4. McCaffrey TV, McDonald TJ, Facer GW, DeRemee RA. Otologic manifestations of Wegener's granulomatosis. Otolaryngol Head Neck Surg (1979) 1980;88:586–593. 7443265.
5. May M, Klein SR. Differential diagnosis of facial nerve palsy. Otolaryngol Clin North Am 1991;24:613–645. 1762779.
6. Macias JD, Wackym PA, McCabe BF. Early diagnosis of otologic Wegener's granulomatosis using the serologic marker C-ANCA. Ann Otol Rhinol Laryngol 1993;102:337–341. 8489162.
7. Illum P, Thorling K. Wegener's granulomatosis. Long-term results of treatment. Ann Otol Rhinol Laryngol 1981;90(3 Pt 1):231–235. 7271127.

Article information Continued

Fig. 1

Otoendoscopic images of both tympanic membranes at different follow up time point (1, 4 days, 1, 3, and 12 months from first visit). Lt otoendoscopic examination at first visit showed thickened hyperemic tympanic membrane with large granulation mass and exudates. Upper panel photos are for right side, and lower panel for left.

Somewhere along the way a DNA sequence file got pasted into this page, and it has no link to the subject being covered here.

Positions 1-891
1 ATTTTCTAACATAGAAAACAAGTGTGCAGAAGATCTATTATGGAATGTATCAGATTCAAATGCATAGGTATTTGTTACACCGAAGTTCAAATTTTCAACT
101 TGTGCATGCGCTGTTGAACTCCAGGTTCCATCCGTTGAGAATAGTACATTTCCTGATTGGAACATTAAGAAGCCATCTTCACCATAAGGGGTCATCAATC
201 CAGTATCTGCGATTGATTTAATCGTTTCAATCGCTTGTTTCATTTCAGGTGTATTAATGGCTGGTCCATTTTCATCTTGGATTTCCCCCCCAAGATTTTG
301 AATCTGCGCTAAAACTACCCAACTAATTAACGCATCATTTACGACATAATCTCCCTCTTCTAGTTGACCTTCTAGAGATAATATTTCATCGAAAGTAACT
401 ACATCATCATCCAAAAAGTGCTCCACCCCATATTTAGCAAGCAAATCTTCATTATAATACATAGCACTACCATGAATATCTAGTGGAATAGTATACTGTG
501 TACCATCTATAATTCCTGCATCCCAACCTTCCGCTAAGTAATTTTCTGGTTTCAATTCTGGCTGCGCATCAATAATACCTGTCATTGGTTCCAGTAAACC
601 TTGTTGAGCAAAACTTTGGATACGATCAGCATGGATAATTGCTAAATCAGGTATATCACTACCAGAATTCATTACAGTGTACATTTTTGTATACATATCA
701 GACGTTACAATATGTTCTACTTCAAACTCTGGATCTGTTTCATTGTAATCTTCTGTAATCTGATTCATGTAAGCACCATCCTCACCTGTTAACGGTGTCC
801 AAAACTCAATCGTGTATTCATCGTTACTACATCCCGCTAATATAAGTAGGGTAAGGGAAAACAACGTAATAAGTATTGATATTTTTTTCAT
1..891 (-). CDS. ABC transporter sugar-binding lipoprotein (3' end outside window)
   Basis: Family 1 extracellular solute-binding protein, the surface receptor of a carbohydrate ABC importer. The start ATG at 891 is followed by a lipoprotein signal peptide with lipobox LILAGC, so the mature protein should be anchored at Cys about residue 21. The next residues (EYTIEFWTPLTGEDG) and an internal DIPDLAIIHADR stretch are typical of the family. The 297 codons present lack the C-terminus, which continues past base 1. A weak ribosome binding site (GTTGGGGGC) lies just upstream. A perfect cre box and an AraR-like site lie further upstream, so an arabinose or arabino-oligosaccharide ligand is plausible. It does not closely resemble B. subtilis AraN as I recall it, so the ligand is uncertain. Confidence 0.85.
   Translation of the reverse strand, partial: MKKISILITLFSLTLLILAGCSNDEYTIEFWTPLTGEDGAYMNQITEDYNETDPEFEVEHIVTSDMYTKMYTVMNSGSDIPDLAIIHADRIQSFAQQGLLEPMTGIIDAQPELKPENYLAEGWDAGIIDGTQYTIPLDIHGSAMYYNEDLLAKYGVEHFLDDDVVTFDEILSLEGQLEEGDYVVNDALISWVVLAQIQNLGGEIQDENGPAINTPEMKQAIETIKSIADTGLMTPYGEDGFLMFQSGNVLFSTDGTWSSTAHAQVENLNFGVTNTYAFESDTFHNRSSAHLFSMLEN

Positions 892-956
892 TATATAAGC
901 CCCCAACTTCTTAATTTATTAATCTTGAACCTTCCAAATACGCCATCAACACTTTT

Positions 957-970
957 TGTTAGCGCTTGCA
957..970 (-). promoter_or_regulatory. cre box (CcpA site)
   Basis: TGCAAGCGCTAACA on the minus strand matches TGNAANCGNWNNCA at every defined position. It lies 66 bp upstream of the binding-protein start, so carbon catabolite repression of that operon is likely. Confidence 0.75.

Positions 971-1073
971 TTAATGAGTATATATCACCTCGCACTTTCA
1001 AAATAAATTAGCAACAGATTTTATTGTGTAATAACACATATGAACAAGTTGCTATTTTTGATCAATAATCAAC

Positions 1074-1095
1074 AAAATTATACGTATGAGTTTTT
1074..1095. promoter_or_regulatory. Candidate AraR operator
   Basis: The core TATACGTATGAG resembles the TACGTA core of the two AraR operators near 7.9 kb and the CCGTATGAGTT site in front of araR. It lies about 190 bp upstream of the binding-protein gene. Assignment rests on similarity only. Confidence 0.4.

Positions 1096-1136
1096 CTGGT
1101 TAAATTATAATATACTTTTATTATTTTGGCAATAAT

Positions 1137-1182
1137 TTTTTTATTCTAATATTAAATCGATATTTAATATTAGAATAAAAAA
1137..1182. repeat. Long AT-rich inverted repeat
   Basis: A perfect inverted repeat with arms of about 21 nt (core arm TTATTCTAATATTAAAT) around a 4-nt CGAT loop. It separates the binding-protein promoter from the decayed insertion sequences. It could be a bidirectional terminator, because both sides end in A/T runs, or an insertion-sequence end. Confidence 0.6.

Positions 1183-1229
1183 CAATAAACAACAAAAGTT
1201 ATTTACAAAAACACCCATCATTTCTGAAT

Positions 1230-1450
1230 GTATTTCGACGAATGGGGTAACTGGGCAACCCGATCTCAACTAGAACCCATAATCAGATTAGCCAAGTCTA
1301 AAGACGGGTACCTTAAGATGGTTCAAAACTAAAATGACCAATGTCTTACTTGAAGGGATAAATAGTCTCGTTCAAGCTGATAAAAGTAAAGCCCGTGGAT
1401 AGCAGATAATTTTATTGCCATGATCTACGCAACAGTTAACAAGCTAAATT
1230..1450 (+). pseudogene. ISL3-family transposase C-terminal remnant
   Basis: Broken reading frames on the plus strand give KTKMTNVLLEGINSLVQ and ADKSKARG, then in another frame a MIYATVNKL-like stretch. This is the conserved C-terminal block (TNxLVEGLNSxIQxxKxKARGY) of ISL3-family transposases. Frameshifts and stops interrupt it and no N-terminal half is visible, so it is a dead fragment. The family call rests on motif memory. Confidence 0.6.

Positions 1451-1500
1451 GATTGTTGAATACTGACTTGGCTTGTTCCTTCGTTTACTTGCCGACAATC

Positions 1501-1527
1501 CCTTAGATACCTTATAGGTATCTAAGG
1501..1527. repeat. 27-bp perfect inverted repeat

Fig. 2

Pure tone average, ESR, and CRP at different follow up time point (1, 7, 11, 14, 19, and 26 days and 3 months from first visit). The time points of surgical and medical intervention and facial palsy development were also indicated. PTA: pure tone average, ESR: erythrocyte sedimentation rate, CRP: C-reactive protein, dB HL: decibel hearing level.

Fig. 3

A: Biopsy from left middle ear lesion revealed geographic necrotizing granuloma with rims of epithelioid histiocytes that are arranged in pallisading configuration and multinucleated giant cells. B: The necrotic lesions disclosed a necrotizing vasculitis that showed the homogenized eosinophilic necrosis of the walls and focally inflammatory cell infiltration (H&E, ×400).

Fig. 4

A: Initial chest PA image showed no abnormal lesion. B: Follow-up chest PA revealed bilateral hilar enlargements (black arrowhead) and left pleural effusion. C: Chest CT scan showed multiple consolidations (white arrowhead) in both lungs. D: Patient also complaint left eye discomfort, which was diagnosed as marginal keratitis by ophthalmologist. Chest PA: chest posteroanterior.